In Europe, Google's News Snippets May Get More Expensive

Google fails to reach détente on news indexing in Europe
Photograph by Tony Avelar/Bloomberg

The future prosperity of Google and other online aggregators in Europe might depend on how German courts define snippets, the one or two sentences taken from websites and displayed alongside links to the source material. A landmark copyright bill that would allow publishers to charge for such online uses of their material is working its way through Germany’s legislature and being closely watched by neighboring countries. Although it’s been watered down during its legislative journey, the bill may still leave room for a judge to side with publishers and allow them to charge for significant use of news articles, including in search.

The legislation, part of Chancellor Angela Merkel’s coalition platform, pits Google against media conglomerates, including Axel Springer, publisher of Die Welt and Bild, and Hubert Burda Media, which specializes in fashion and lifestyle magazines. It’s seen by both Google and European media companies as a vital front in the search giant’s battle with European newspapers. The bill could allow publishers to form a royalty collection group for newspaper snippets—imagine the American Society of Composers, Authors & Publishers, but for journalism—and gain leverage with Google, which has more than 85 percent of the search market in Germany, according to most estimates.

Google notched an important victory days before the bill passed out of the German lower house on March 1, winning an exemption for “individual words or the smallest excerpts of text.” “Although the law creates some uncertainty,” says Ralf Bremer, a Google spokesman in Germany, “we believe it makes clear that regular snippets remain legal.” Axel Springer public affairs head Christoph Keese says aggregators will still need permission to use text beyond headlines, and should the issue go to court, “we feel comfortable with what the legislative intent established.”

Until now, Google has managed to head off legislation by cutting deals with publishers in Continental Europe, where it doesn’t have the wider latitude offered by U.S. fair use doctrine. Without admitting liability, the company in December settled a copyright infringement suit with Belgian newspapers for about €5 million ($6.5 million) worth of ad inventory. In February, Google defused French President François Hollande’s threat to pass a compensation law by agreeing to spend €60 million to help French publishers develop their online businesses. A law like the one being debated in Germany could tip the balance of power more decisively, publishers say. “Assuming the law goes through and a large territory like Germany opens negotiations with content aggregators to license news, it’s likely to inspire other countries to do the same,” says Angela Mills Wade, executive director of the European Publishers Council.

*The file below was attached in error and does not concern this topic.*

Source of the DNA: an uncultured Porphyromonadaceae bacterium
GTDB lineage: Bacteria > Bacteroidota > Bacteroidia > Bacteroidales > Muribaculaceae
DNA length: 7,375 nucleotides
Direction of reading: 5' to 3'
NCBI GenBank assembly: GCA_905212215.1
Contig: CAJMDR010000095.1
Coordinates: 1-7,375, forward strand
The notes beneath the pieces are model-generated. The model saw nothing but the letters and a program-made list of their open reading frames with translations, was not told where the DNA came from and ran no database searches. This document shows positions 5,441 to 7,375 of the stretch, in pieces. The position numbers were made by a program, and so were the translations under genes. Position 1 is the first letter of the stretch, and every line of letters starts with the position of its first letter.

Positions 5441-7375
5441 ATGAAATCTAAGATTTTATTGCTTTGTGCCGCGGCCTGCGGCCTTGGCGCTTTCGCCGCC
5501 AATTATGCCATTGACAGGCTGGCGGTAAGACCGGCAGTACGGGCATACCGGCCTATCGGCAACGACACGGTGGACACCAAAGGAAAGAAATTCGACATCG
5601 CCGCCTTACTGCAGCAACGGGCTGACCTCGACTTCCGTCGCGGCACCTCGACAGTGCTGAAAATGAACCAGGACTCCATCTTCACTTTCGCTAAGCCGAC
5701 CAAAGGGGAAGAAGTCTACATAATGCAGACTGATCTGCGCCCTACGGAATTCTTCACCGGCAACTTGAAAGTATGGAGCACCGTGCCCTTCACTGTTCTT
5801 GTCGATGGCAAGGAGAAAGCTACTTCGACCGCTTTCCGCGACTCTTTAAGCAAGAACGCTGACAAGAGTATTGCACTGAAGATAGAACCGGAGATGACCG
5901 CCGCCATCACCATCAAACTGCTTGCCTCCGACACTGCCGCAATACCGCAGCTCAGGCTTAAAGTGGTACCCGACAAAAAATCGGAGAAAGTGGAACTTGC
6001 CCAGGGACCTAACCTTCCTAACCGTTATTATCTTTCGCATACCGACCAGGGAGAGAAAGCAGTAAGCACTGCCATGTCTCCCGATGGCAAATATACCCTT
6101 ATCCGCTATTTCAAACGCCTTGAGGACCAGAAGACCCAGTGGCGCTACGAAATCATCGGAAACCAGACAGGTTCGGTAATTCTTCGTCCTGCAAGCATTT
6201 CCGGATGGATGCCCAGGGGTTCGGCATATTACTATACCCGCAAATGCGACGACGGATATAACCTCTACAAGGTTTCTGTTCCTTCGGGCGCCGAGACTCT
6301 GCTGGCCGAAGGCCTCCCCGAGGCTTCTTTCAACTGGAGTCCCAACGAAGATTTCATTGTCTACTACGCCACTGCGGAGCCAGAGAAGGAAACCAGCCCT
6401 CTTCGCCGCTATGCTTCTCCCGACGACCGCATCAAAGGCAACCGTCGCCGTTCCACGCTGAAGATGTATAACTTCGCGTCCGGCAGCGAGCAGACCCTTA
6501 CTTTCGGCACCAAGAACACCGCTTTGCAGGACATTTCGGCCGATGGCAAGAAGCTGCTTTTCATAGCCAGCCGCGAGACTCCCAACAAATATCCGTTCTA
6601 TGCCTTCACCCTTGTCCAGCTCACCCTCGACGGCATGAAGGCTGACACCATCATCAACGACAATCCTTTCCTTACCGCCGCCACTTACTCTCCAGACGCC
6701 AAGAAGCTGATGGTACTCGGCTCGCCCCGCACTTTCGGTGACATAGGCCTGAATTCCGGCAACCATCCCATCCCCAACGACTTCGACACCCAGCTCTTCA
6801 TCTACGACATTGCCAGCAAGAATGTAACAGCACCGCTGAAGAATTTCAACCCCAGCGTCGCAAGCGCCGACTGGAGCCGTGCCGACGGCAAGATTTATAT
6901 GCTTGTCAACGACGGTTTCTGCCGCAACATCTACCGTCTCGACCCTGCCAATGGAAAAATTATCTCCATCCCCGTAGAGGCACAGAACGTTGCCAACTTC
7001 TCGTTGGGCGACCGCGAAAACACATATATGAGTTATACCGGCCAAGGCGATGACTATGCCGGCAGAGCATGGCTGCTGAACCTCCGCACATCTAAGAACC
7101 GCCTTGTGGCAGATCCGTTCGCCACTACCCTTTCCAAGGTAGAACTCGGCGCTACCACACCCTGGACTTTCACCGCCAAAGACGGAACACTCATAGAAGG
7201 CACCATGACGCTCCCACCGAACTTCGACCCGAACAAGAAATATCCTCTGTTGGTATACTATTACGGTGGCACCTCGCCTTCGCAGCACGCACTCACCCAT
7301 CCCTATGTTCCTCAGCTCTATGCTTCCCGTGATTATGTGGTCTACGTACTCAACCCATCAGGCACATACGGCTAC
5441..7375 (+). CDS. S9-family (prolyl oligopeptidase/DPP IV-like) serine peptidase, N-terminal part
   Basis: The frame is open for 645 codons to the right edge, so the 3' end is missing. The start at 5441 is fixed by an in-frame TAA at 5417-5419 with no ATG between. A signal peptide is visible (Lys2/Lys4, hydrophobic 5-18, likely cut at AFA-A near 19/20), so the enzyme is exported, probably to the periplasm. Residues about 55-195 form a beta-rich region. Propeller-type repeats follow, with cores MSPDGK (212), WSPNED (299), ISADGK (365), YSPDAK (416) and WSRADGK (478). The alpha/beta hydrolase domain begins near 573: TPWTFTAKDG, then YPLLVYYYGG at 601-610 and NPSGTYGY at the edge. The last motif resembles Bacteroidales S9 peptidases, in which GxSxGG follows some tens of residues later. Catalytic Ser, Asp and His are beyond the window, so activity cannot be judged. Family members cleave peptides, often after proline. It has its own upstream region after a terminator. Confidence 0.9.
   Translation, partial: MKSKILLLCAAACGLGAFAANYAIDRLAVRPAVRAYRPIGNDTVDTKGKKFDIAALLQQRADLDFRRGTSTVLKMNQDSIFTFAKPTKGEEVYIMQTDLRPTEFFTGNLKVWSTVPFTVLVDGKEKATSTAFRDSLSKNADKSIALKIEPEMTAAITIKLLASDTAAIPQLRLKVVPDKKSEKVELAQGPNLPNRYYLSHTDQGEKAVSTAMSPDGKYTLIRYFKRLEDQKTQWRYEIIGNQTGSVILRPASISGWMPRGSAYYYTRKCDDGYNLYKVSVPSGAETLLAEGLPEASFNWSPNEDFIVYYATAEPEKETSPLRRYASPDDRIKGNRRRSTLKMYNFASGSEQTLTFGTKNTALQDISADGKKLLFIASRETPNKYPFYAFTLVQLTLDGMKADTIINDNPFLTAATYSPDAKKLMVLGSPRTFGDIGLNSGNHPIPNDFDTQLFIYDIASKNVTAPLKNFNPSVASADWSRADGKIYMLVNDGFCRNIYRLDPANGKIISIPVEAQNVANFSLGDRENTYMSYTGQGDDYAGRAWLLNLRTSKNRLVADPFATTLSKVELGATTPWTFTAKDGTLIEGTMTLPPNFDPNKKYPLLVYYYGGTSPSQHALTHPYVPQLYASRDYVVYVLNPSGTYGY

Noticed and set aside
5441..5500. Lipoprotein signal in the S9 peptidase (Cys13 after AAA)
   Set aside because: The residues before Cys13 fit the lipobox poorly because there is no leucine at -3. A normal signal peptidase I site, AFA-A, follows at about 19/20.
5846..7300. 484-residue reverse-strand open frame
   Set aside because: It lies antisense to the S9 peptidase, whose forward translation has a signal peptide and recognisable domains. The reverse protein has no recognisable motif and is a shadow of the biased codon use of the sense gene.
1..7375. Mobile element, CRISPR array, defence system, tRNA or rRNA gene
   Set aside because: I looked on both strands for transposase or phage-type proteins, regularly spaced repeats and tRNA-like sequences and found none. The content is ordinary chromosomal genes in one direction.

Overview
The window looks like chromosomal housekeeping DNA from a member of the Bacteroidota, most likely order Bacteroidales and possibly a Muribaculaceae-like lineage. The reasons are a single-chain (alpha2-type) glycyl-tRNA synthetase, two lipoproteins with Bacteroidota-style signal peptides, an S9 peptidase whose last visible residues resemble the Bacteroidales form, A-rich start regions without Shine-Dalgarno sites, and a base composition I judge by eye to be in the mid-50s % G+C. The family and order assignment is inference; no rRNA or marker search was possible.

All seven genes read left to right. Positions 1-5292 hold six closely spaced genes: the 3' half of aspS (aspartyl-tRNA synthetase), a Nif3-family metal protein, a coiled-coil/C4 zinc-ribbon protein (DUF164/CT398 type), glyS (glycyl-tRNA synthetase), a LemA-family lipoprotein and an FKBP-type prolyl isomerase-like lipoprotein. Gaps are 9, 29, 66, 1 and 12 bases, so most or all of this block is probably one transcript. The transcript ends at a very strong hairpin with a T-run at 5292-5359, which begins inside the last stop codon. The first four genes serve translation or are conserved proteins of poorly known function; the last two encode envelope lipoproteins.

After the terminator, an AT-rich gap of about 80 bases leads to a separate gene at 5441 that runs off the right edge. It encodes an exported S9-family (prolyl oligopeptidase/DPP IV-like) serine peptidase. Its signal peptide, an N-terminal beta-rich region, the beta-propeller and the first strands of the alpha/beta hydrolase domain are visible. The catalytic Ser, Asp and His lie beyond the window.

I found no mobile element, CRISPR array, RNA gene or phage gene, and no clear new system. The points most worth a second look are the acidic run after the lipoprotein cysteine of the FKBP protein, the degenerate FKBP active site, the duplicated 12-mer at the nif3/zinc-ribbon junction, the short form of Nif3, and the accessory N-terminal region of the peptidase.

The German bill hasn’t yet cleared the legislature’s upper chamber, which is controlled by an opposition coalition. So far, Google’s attempts to kill it have included taking its case directly to the public with a “Defend Your Net” campaign that encouraged users to lobby their lawmakers, much as it did in the U.S. to protest the failed Stop Online Piracy Act. (Such campaigns are rare in Europe, and the German weekly Spiegel suggested that the company was “trying to crowdsource its own lobbying efforts.”) The company also ran ads in Berlin taxis quoting a German blogger who suggested that the law made as much sense as restaurants charging taxi drivers for bringing in patrons. Of course, Google not only steers readers to newspapers, it also competes directly against them for online advertising.

As Google points out, it generates substantial Web traffic for newspapers, which can opt out of its indexes with a bit of code. The search giant’s broader efforts to frame the copyright bill as a war on Web freedom overstate the case, though, says Ole Jani, a lawyer who has advised German politicians on copyright but didn’t work on this issue. “It has been overrated by people who are against it,” Jani says of the bill’s fallout for search and aggregation. “But those who are for it must also acknowledge that publishers still need to create business solutions to the problems of the digital world.”


    The bottom line: Google has agreed to pay more than $80 million to European publishers since December. It’s fighting a law that could increase those costs.

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